Peace (Or not? Apparently, my fingers are pointing the wrong way and I am showing an obscene gesture. So, sorry. I have been playing in fabric dyes this week and my nails are a mess! I was only thinking of that. Oops!)
Bianca

Tuesday, September 23, 2014

Weird, Wonderful, or WTH? Vogue 1410

Sometimes I come across a pattern and just have to make it. Usually, I am all-in and know exactly what attracts me to it. Other times, I see a pattern and I am simply confused by it and therefore compelled to make it in an attempt to figure it out. Vogue 1410 caught my eye at a recent sale and I was intrigued. The structure of the skirt, the front closure and the variable hem length drew me in.

V1410
Vogue 1410
I read a few reviews of this pattern and took those into account when making this. The instructions were extremely easy to follow. I was a bit surprised because the dress looks more complex than it is. There are just two pattern pieces and 16 steps to complete the dress.


The suggested fabrics were: Stretch Poplin, Seersucker, Silk Dupioni, Lt.Wt. Wool Crepe and required 3 yards of 60 inch width. I am working through my stash, so I wanted to use what I had on hand, and chose a cream and tan linen.
  
Based on other reviews and my style preferences, I made several changes to the pattern construction.

I raised the neckline and armsyce to the height of the largest pattern size to give greater coverage. I cut the body of the dress to a 12, but I could (should) have cut a 10 with no problem.



Upper openings raised about 1.5 inches.

 I made darts in the back rather than the tucking they suggested.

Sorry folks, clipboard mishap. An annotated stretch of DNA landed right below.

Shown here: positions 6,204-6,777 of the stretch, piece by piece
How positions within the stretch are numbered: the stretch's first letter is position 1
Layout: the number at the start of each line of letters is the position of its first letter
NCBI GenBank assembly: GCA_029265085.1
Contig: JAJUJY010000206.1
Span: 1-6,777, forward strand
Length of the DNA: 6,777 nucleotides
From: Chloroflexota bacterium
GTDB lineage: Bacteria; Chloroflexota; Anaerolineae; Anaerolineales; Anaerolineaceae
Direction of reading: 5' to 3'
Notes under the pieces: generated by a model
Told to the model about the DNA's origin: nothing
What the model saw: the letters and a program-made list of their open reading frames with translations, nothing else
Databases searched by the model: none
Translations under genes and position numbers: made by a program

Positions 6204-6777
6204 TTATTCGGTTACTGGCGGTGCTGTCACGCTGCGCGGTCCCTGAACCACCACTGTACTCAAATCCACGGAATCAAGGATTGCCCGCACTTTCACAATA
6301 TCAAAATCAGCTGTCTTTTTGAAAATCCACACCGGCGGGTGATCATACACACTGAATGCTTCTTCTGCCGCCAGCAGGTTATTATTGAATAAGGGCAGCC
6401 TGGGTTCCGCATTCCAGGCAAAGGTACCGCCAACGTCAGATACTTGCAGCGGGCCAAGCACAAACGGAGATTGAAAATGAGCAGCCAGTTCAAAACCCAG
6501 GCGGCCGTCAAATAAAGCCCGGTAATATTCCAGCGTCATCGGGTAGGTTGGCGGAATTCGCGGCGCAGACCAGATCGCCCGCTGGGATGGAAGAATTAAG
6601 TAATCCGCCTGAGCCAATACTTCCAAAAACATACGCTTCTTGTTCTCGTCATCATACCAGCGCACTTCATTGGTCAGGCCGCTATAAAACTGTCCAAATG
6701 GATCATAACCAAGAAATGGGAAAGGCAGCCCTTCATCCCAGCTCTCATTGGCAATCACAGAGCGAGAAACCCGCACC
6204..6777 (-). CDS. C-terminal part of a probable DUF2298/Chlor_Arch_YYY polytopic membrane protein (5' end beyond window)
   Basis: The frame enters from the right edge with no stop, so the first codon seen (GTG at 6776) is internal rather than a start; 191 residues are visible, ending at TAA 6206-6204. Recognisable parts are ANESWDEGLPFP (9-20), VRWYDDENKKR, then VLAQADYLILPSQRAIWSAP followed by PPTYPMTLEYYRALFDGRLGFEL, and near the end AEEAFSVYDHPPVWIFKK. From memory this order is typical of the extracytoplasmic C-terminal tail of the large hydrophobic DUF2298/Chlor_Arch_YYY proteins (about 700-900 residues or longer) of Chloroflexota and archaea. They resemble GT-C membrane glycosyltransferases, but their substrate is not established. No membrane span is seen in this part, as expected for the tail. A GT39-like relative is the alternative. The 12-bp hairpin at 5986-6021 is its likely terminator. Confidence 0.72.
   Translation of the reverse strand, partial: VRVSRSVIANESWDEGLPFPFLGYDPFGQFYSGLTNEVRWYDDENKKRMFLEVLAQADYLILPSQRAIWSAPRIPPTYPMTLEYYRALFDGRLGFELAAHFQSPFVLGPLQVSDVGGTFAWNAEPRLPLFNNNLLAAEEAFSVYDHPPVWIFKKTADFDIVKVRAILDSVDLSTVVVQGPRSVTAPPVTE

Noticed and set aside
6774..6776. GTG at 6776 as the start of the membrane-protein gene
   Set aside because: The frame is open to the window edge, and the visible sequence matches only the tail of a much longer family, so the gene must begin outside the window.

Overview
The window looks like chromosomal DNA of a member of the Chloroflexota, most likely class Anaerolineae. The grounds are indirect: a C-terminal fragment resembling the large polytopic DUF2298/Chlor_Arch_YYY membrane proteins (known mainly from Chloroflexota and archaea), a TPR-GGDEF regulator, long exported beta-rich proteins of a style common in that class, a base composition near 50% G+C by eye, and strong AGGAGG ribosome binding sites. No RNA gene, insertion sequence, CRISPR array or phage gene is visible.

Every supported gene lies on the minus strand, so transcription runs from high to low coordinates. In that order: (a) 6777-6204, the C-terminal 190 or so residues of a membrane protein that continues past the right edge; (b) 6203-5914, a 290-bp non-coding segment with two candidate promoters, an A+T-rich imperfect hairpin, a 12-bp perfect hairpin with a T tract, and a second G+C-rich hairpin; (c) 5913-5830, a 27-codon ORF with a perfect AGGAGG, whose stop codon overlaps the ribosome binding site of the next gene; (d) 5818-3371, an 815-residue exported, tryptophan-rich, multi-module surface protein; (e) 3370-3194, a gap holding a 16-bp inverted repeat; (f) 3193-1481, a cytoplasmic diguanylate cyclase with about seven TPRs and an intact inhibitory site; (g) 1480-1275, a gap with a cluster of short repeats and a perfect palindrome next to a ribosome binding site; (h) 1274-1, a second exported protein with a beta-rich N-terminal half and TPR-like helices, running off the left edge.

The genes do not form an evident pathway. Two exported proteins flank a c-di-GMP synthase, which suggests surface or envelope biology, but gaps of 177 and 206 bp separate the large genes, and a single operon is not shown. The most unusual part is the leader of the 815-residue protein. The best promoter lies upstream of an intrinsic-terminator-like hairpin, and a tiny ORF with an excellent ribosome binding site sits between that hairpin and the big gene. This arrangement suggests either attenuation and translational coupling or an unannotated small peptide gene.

I installed small grommets and used a leather tie for the front closure. 
    This dress is made with french seaming. They are inside anchor points for the buttons that are used to adjust the hem.


    Here is the completed dress with the hem variations shown.

Full Length

Midi Length

Knee Length

Mini Length
I like that I still do not know how I feel about it. Do I like it? Hate it? Is it weird and "look at me!" attention seeking or artsy? I do not know? I enjoy that about it. The versatility in the four hem lengths is delightful. My favorite hem is the mini length, it reminds me of the bubble skirts from the 1980's. I am not sure I like the longest length, it hits below my calf at an awkward point that feels a little wrong. 

This pattern is that is worth the effort for its' quirkiness. It has only 2 pattern pieces and is a fast sew. If you are on the fence, I say jump to the side of doing it. I sew as an expression of creativity and this one helps me do that in a little time.

So, what do you say? Weird, Wonderful or WTH?

Bianca 

Sunday, September 21, 2014

Snowflake Dress a nod to Elsa from Disney's Frozen

I recently had a private sewing student who wanted to make a holiday dress for her granddaughter. She wanted a dress made with  Navy blue, organza, satin, and a large bow sash. For our project, she chose to use McCalls 5795.
M5795
Mccalls 5795



This dress is fully lined, has a skirt overlay of organza and a flower and bow sash. It was tricky project for a newbie but, together, we ended up with a very satisfying result. Sorry for the picture quality on this one. This was a test size picture on my daughter, but you get the gist.
Mccalls 5795
Her project got me thinking about making a lovely holiday dress for my Little Miss. The McCalls dress was a lot of work with a lined bodice and three layers of heavy gathering in the skirt. This last fact made inserting the zipper more trouble than I wanted to venture into again. I chose instead to use Simplicity 5704 from my stash. I chose this pattern because it did not require full lining, but also gave various sleeve and neckline options. It was shorter than I wanted but that was easily remedied.

    Simplicity  5704
Simplicity 5704
On a recent trip to Walmart, I found snowflake organza in Turquoise Ice. Given that Frozen mania is still alive and well here, I knew I had to buy it. I paired it with white satin from my stash, I went to work.
Snowflake Organza